Igniting a long-overdue dialogue about how the legacy of racial injustice and white supremacy plays out in society at large and Buddhist communities in particular, this urgent call to action outlines a new dharma that takes into account the ways that racism and privilege prevent our collective awakening. The authors traveled around the country to spark an open conversation that brings together the Black prophetic tradition and the wisdom of the Dharma. Bridging the world of spirit and activism, they urge a compassionate response to the systemic, state-sanctioned violence and oppression that has persisted against black people since the slave era. With national attention focused on the recent killings of unarmed black citizens and the response of the Black-centered liberation groups such as Black Lives Matter, Radical Dharma demonstrates how social transformation and personal, spiritual liberation must be articulated and inextricably linked. Rev. angel Kyodo williams, Lama Rod Owens, and Jasmine Syedullah represent a new voice in American Buddhism. Offering their own histories and experiences as illustrations of the types of challenges facing dharma practitioners and teachers who are different from those of the past five decades, they ask how teachings that transcend color, class, and caste are hindered by discrimination and the dynamics of power, shame, and ignorance. Their illuminating argument goes beyond a demand for the equality and inclusion of diverse populations to advancing a new dharma that deconstructs rather than amplifies systems of suffering and prepares us to weigh the shortcomings not only of our own minds but also of our communities. They forge a path toward reconciliation and self-liberation that rests on radical honesty, a common ground where we can drop our need for perfection and propriety and speak as souls. In a society where profit rules, people's value is determined by the color of their skin, and many voices—including queer voices—are silenced, Radical Dharma recasts the concepts of engaged spirituality, social transformation, inclusiveness, and healing. From the Trade Paperback edition.
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The Oxford Handbook of Religion and Race in American History brings together a number of established scholars, as well as younger scholars on the rise, to provide a scholarly overview for those interested in the role of religion and race in American history. Thirty-four scholars from the fields of History, Religious Studies, Sociology, Anthropology, and more investigate the complex interdependencies of religion and race from pre-Columbian origins to the present. The volume addresses the religious experience, social realities, theologies, and sociologies of racialized groups in American religious history, as well as the ways that religious myths, institutions, and practices contributed to their racialization. Part One begins with a broad introductory survey outlining some of the major terms and explaining the intersections of race and religions in various traditions and cultures across time. Part Two provides chronologically arranged accounts of specific historical periods that follow a narrative of religion and race through four-plus centuries. Taken together, The Oxford Handbook of Religion and Race in American History provides a reliable scholarly text and resource to summarize and guide work in this subject, and to help make sense of contemporary issues and dilemmas.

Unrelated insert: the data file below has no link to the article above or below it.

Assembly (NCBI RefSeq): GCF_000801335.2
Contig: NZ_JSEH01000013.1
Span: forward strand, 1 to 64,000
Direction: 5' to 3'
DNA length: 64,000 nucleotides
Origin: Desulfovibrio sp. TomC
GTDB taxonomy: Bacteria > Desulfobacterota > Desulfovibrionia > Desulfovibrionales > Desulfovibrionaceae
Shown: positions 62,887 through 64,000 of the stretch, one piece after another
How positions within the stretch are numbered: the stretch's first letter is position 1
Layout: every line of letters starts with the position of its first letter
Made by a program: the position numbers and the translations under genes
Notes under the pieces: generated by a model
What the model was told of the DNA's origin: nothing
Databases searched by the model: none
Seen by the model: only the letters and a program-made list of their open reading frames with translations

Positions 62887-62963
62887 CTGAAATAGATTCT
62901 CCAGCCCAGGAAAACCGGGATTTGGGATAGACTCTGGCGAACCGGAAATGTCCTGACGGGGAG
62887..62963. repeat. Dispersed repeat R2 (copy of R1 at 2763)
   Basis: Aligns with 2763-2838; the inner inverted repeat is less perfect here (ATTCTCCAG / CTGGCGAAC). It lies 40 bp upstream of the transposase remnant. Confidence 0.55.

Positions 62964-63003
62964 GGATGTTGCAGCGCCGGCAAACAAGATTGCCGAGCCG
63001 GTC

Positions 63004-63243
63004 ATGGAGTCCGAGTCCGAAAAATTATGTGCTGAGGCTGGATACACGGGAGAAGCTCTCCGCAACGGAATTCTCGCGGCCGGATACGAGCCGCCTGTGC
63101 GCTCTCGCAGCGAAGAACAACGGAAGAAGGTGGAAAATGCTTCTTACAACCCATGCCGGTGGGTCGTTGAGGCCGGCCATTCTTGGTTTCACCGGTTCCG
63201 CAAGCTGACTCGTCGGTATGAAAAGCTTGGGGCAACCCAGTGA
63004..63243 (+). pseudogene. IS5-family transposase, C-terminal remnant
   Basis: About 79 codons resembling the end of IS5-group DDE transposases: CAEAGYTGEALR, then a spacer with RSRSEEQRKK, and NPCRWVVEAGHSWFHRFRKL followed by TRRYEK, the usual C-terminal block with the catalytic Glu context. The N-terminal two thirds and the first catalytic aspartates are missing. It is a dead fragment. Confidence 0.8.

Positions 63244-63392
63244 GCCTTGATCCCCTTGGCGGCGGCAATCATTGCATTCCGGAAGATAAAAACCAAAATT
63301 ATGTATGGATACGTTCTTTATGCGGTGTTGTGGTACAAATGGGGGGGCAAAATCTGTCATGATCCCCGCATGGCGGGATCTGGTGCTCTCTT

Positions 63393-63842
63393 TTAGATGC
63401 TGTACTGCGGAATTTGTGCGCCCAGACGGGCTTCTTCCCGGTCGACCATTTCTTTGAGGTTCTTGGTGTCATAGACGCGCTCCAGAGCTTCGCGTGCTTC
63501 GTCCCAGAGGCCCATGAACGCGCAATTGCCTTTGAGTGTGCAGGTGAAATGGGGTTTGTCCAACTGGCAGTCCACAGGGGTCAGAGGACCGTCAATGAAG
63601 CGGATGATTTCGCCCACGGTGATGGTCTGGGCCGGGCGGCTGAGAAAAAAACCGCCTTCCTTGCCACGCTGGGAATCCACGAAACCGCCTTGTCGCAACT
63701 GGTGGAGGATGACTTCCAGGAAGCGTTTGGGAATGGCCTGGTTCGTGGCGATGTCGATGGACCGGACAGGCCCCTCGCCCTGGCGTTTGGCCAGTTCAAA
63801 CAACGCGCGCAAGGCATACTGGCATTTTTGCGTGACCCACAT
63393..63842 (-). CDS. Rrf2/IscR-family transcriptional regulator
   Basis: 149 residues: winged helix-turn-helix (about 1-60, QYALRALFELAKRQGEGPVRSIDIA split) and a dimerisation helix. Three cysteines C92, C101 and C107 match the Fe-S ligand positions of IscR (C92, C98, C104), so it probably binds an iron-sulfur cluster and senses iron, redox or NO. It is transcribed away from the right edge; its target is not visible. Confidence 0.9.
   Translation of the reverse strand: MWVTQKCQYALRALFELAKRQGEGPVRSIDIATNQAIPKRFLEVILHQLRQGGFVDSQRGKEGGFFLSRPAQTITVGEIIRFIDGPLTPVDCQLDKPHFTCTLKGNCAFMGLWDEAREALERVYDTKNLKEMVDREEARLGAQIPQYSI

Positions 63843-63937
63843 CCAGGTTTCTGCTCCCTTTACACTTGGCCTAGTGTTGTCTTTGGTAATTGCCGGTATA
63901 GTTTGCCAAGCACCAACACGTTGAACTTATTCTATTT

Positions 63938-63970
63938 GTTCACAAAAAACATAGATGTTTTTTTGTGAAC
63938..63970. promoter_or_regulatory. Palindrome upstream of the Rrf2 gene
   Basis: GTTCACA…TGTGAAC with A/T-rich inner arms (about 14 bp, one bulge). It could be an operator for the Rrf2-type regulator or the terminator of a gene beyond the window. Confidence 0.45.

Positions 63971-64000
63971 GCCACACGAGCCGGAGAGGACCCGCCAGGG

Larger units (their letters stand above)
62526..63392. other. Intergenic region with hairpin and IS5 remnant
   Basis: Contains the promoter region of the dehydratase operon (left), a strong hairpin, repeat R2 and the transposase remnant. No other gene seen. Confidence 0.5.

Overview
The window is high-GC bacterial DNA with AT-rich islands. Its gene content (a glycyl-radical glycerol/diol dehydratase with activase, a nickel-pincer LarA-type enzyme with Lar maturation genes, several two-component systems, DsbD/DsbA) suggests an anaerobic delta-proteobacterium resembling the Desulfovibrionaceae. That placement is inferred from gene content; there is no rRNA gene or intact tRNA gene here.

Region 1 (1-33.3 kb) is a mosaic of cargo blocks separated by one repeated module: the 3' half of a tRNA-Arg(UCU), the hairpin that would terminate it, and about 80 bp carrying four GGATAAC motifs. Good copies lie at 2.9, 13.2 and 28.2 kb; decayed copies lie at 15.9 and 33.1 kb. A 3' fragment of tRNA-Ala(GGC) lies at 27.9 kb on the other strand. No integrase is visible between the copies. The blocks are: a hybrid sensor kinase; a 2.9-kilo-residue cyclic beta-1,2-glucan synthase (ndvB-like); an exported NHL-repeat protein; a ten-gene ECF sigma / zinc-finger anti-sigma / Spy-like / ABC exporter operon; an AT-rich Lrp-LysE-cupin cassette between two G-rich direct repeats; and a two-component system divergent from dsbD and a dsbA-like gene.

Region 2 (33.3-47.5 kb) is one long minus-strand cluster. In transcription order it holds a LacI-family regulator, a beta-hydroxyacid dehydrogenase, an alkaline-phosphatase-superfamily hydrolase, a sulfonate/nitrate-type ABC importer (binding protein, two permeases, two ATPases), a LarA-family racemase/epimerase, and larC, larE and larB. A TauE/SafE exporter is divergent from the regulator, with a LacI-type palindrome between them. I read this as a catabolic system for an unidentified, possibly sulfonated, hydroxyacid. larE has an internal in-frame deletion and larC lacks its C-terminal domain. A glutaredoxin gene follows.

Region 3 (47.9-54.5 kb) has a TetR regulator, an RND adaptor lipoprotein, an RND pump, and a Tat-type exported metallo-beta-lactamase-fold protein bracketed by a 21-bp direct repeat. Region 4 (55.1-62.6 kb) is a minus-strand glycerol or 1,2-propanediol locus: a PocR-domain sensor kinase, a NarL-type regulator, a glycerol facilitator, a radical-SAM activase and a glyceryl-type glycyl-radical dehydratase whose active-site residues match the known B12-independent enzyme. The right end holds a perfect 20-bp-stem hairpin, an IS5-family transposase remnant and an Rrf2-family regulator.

Written in the non-traditional, humorous, and slightly irreverent tone of books like Sit Down and Shut Up, and Dharma Punxs, Wonderlandis a highly original riff on Alice in Wonderland, using the classic story as a jumping off point for conveying the Zen concept of ‘One Mind’. Daniel Silberberg’s first book is a unique contribution to contemporary American Zen, which honors its historic roots and yet strikes out into fresh areas. It presents a lively mix of tone and quotation and levels of discourse, from citing Timeless Spring or the Diamond Sutra to Kill Bill and ketchup. With stories from his own life as well as from the larger cultural swirl around him, Daniel Silberberg reflects on the differences between how we perceive the world around us and the way it actually is. Daniel Silberberg’s take on a variety of Buddhist ideas and concepts are immediately useful and relevant. The reader will find that it addresses directly some of the issues they are dealing with in their own practice. The author’s insights and experiences come from his experience leading a large Zen community and from his almost thirty years of Zen Training in the lineage of the highly revered teachers Genpo Roshi and Maezumi Roshi.